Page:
Receiver/recorder 6 may communicate with workstation 8 via hard-wired medium 14. For example, receiver/recorder 6 may be able to transfer recorded payloads to work station 8, and may be able to receive controls from workstation 8. Although the invention is not limited in this respect, hard-wired medium 14 may be, for example, a USB cable and may be coupled to USB controller 60 of receiver/recorder 6 and to workstation 8.

A non-exhaustive list of examples of antennae 26 and 48 includes dipole antennae, monopole antennae, multilayer ceramic antennae, Planar inverted-F antennae, loop antennae, shot antennae, dual antennae, omni-directional antennae, coil antennae or any other suitable antennas. Moreover, antenna 26 and antenna 48 may be of different types.

A non-exhaustive list of examples of processors 20 and 58 may include a central processing unit (CPU), a digital signal processor (DSP), a reduced instruction set computer (RISC), a complex instruction set computer (CISC) and the like. Moreover, processors 20 and/or 58 may each be part of an application specific integrated circuit (ASIC) or may each be a part of an application specific standard product (ASSP).

A non-exhaustive list of examples of work station 8 includes a original equipment manufacturer (OEM) dedicated work station, a desktop personal computer, a server computer, a laptop computer, a notebook computer, a hand-held computer, and the like.

In some embodiments, receiver/recorder 6 may optionally include an input unit 91, for example, a unit or sub-unit able to receive input or data entered (e.g., manually) by a user. For example, a patient may use the input unit 91 to enter indications or signals related to the patient's activity or conditions to the receiver/recorder 6. In some embodiments, for example, the input unit 91 may include a user interface 92 to allow the user to enter such indications. The user interface 92 may include, for example, one or more buttons, press-able buttons, touch-buttons, switches, sliders, keypad, keyboard, or the like.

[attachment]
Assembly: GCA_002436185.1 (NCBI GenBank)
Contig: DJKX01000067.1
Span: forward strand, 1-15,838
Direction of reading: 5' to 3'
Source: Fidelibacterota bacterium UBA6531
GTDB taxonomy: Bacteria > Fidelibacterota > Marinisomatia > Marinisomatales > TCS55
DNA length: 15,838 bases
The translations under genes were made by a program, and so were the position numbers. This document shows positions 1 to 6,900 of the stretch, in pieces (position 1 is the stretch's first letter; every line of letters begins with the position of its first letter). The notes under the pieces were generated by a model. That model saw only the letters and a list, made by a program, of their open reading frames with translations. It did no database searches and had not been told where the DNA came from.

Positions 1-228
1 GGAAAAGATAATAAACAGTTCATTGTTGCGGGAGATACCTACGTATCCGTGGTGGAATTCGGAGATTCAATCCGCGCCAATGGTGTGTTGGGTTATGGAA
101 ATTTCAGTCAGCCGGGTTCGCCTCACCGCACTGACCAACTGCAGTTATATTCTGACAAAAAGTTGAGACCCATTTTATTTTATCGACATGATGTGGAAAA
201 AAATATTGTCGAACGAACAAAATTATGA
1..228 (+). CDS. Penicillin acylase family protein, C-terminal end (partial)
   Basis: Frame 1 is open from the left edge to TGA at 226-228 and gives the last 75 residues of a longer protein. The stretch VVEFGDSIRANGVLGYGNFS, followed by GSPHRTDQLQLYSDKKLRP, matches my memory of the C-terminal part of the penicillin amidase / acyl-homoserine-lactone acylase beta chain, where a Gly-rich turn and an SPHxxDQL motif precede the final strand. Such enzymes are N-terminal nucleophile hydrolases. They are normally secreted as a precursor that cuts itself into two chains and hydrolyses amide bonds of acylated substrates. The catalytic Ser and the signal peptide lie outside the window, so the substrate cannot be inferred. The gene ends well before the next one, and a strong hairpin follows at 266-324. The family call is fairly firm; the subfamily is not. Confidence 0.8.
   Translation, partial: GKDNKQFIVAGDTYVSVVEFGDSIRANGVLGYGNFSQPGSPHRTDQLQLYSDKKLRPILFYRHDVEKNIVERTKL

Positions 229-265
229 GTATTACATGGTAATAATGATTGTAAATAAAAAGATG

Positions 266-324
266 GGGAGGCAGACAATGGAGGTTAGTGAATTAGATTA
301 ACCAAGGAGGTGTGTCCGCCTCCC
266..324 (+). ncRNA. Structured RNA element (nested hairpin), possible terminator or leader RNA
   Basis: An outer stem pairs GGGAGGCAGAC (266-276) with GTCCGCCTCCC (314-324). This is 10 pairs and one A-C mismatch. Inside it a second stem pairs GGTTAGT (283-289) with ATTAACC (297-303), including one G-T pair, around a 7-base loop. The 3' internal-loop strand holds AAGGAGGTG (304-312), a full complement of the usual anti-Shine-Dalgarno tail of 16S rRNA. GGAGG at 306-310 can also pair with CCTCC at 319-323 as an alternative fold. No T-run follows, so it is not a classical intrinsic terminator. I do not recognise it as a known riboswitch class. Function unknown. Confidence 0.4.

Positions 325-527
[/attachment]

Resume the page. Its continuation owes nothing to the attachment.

In one embodiment, for example, the user interface 92 may include multiple buttons allowing the user to enter indications or “marks” of one or more activities or conditions, respectively. For example, interface 92 may include a button which may be pressed by a user to indicate that the user is eating, or has finished eating, a button which may be pressed by a user to indicate that the user is drinking or has finished drinking, a button which may be pressed by a user to indicate that the user is feeling general pain or discomfort, a button which may be pressed by a user to indicate that the user is feeling specific pain or discomfort (e.g., stomach pain), a button which may be pressed by a user to indicate that the user is feeling gases, a button which may be pressed by a user to indicate that the user is feeling sick, a button which may be pressed by a user to indicate that the user is performing (starts to perform, or finishes to perform) a certain activity (e.g., sleeping, sitting, running, walking, or the like), and other suitable buttons. In some embodiments, multiple buttons may correspond to multiple degrees or severity of a certain condition, for example, a first button may be used to indicate severe pain, a third button may be used to indicate light pain, or the like.